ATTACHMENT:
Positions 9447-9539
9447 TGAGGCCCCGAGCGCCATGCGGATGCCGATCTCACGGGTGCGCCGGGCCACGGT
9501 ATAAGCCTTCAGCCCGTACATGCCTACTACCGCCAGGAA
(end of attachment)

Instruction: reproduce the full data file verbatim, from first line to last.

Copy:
Positions 9447-9539
9447 TGAGGCCCCGAGCGCCATGCGGATGCCGATCTCACGGGTGCGCCGGGCCACGGT
9501 ATAAGCCTTCAGCCCGTACATGCCTACTACCGCCAGGAA